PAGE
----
Increasing pressures, such as overfishing, pollution, climate change and habitat loss are all having devastating effects on the ocean and the marine wildlife it supports. Globally some 90% of large fish species, such as sharks, tuna and swordfish, have disappeared in the last few decades. 28 species of mammals and fish are classified as threatened in UK seas alone and only 11 of the 58 main fish stocks found around the British Isles are known to be in a healthy state. Many marine habitats, ranging from the species-rich rocky reefs of Europe and the coral reefs of the tropics, to the fragile seamounts of the deep sea, have been fundamentally altered by destructive fishing practices and other human activities.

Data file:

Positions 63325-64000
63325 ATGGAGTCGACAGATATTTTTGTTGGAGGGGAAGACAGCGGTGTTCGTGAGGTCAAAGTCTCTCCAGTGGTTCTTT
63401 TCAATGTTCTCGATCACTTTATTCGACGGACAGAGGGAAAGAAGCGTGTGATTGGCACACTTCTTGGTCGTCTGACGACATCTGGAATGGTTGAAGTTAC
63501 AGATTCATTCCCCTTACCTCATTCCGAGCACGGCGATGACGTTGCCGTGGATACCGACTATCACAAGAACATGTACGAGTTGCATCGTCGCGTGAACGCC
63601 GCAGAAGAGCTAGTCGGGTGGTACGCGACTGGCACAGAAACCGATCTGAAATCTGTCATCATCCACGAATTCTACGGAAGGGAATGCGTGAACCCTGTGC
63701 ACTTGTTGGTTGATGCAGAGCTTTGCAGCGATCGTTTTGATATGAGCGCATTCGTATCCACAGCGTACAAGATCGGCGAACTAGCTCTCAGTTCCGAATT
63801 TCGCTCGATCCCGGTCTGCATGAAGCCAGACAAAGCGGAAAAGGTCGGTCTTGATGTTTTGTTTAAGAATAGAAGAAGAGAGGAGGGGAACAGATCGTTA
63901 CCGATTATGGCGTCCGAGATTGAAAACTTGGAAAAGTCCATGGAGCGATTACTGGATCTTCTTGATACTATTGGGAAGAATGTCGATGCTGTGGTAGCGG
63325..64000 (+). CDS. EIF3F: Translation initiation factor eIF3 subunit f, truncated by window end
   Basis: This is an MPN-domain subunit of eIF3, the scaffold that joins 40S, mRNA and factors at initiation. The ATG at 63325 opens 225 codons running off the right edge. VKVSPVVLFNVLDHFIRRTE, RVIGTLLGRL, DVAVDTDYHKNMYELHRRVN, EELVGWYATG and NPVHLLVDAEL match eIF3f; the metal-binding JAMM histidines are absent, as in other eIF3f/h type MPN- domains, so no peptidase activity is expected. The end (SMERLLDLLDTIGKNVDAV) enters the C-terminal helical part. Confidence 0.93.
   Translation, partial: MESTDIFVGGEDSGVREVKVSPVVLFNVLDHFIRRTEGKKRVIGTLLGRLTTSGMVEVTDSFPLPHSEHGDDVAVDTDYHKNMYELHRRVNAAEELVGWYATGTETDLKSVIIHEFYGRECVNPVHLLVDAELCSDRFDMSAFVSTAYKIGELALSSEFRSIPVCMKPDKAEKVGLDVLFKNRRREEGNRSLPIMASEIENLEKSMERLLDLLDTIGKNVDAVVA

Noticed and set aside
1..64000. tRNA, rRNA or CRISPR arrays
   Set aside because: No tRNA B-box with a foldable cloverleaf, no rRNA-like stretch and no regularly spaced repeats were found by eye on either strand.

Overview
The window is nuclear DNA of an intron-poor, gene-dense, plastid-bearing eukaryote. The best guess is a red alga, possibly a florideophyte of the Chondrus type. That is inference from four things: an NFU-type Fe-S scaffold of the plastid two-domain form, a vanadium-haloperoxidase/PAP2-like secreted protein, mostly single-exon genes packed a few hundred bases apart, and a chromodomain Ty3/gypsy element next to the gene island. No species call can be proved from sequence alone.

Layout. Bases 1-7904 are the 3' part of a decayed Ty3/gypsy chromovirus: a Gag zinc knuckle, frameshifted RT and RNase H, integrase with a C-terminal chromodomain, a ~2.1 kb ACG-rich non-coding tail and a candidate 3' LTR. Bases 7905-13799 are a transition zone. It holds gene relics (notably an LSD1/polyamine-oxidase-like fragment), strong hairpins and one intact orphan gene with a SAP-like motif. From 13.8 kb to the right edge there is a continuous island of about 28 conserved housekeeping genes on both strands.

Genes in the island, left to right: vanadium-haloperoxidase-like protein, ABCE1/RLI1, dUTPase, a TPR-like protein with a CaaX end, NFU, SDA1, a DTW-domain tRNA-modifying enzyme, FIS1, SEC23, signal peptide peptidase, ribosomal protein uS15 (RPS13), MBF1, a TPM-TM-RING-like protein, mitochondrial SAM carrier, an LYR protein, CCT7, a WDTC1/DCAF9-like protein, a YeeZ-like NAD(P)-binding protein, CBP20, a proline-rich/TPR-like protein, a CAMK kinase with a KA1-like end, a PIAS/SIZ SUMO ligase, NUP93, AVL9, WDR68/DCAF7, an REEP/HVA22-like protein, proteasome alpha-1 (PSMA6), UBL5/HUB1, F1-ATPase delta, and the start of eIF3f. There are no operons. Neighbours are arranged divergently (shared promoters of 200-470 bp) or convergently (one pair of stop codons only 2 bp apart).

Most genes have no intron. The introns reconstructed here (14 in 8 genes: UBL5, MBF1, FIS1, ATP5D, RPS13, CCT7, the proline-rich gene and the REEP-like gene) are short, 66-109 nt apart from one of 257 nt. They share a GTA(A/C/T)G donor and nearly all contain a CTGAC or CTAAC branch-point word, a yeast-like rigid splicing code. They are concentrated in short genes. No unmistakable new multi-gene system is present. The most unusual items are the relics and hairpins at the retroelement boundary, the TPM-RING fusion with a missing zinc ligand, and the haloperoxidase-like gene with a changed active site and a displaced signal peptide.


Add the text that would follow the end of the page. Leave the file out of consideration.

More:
International scientific and conservation experts have warned that the combined effects of multiple stressors on the ocean will have devastating and irreversible consequences for the marine environment (International Earth system expert workshop on ocean stresses and impacts). If we don’t address the problems, we could be facing the next globally significant extinction event – we risk losing entire marine ecosystems, such as coral reefs, within the next generation unless we act now.
The longer action is delayed, the less chance there is of recovery.